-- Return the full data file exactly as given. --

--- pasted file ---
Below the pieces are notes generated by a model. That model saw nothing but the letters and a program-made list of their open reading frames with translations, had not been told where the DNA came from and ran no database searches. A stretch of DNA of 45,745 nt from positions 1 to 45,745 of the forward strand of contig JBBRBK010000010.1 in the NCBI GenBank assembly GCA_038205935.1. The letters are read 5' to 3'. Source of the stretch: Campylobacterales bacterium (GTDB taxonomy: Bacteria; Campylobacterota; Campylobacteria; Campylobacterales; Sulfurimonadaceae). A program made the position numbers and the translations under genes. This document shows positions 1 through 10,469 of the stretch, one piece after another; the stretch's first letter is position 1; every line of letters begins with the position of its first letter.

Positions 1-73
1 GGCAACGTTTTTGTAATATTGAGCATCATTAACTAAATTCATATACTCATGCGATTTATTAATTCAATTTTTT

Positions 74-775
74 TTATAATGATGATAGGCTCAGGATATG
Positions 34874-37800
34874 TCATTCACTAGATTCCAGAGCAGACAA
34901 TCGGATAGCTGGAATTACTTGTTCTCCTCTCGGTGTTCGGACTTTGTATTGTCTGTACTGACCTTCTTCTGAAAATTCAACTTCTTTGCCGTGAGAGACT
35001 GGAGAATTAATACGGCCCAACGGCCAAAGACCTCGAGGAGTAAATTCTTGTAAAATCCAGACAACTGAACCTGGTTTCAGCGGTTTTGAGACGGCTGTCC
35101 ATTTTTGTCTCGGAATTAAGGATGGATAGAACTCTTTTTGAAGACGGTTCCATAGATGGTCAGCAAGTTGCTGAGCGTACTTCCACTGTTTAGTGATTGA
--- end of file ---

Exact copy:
Below the pieces are notes generated by a model. That model saw nothing but the letters and a program-made list of their open reading frames with translations, had not been told where the DNA came from and ran no database searches. A stretch of DNA of 45,745 nt from positions 1 to 45,745 of the forward strand of contig JBBRBK010000010.1 in the NCBI GenBank assembly GCA_038205935.1. The letters are read 5' to 3'. Source of the stretch: Campylobacterales bacterium (GTDB taxonomy: Bacteria; Campylobacterota; Campylobacteria; Campylobacterales; Sulfurimonadaceae). A program made the position numbers and the translations under genes. This document shows positions 1 through 10,469 of the stretch, one piece after another; the stretch's first letter is position 1; every line of letters begins with the position of its first letter.

Positions 1-73
1 GGCAACGTTTTTGTAATATTGAGCATCATTAACTAAATTCATATACTCATGCGATTTATTAATTCAATTTTTT

Positions 74-775
74 TTATAATGATGATAGGCTCAGGATATG
Positions 34874-37800
34874 TCATTCACTAGATTCCAGAGCAGACAA
34901 TCGGATAGCTGGAATTACTTGTTCTCCTCTCGGTGTTCGGACTTTGTATTGTCTGTACTGACCTTCTTCTGAAAATTCAACTTCTTTGCCGTGAGAGACT
35001 GGAGAATTAATACGGCCCAACGGCCAAAGACCTCGAGGAGTAAATTCTTGTAAAATCCAGACAACTGAACCTGGTTTCAGCGGTTTTGAGACGGCTGTCC
35101 ATTTTTGTCTCGGAATTAAGGATGGATAGAACTCTTTTTGAAGACGGTTCCATAGATGGTCAGCAAGTTGCTGAGCGTACTTCCACTGTTTAGTGATTGA